Kōrero: Climate change

New Zealand’s past land area

New Zealand’s past land area

At the peak of the last glaciation about 20,000 years ago, temperatures were about 5°C below the current mean. Ocean water was locked up in massive ice sheets, so sea levels were 120–130 metres lower than they are today. This extended the land area of New Zealand and the North and South islands were joined. By 12,000 years ago Cook Strait was flooded and the temperature had warmed sufficiently, so that the sea level was only about 70 metres below present levels. The two islands became separate.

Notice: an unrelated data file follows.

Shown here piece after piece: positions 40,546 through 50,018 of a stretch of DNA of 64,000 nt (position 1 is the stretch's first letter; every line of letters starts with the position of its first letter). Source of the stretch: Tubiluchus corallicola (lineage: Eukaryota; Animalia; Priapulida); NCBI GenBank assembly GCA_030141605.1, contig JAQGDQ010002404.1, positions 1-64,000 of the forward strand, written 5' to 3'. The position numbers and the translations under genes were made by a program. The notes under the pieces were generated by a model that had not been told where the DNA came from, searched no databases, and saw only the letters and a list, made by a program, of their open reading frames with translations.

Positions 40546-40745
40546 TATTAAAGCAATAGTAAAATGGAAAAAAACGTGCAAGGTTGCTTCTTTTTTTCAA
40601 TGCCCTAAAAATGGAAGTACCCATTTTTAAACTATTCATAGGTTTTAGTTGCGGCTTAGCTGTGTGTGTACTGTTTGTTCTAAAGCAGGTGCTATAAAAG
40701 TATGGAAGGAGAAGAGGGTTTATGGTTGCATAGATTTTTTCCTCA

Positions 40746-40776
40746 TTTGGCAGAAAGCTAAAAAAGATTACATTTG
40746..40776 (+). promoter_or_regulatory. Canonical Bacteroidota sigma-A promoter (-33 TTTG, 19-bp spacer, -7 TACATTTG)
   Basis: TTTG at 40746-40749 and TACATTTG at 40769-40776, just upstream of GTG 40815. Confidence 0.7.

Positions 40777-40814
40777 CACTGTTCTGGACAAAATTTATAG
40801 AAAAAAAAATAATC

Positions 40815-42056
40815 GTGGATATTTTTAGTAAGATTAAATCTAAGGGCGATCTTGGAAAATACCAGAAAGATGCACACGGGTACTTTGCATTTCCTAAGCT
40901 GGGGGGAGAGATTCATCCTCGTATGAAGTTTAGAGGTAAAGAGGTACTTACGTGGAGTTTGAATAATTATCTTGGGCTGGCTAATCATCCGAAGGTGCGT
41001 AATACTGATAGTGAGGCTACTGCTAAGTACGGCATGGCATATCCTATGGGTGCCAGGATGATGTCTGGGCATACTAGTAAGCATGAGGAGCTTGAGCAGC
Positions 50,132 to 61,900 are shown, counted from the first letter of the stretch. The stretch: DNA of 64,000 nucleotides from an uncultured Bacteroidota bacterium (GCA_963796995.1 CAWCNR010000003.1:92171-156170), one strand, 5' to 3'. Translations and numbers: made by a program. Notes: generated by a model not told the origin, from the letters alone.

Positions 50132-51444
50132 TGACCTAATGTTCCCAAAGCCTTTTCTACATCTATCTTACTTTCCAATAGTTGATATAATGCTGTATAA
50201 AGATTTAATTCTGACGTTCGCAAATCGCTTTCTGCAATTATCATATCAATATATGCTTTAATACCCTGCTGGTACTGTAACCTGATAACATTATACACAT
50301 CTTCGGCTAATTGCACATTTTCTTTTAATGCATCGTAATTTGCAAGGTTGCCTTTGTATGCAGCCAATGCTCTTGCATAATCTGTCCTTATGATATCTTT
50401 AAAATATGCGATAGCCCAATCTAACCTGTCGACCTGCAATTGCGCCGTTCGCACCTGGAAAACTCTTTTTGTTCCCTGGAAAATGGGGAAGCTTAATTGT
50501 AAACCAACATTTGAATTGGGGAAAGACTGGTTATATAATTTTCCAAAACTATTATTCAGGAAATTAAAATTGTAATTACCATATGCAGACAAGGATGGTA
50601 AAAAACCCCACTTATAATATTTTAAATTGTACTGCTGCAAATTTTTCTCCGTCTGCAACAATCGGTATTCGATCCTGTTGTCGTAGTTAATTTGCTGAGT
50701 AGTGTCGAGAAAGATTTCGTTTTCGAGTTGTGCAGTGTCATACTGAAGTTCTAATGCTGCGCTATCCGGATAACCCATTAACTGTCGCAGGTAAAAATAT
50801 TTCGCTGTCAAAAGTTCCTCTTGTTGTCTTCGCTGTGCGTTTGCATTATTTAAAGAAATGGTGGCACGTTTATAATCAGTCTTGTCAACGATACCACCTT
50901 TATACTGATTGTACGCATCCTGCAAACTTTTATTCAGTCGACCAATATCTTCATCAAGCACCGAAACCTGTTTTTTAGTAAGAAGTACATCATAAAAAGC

Te whakamahi i tēnei tūemi

Te Ara - The Encyclopedia of New Zealand

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Source: GNS Science

Ngā whakaahua me ngā rauemi katoa o tēnei kōrero

Te tuhi tohutoro mō tēnei whārangi:

Brett Mullan and Kynan Gentry, 'Climate change - Past climate', Te Ara - the Encyclopedia of New Zealand, http://www.TeAra.govt.nz/mi/map/7543/new-zealands-past-land-area (accessed 3 July 2020)

He kōrero nā Brett Mullan and Kynan Gentry, i tāngia i te 12 Jun 2006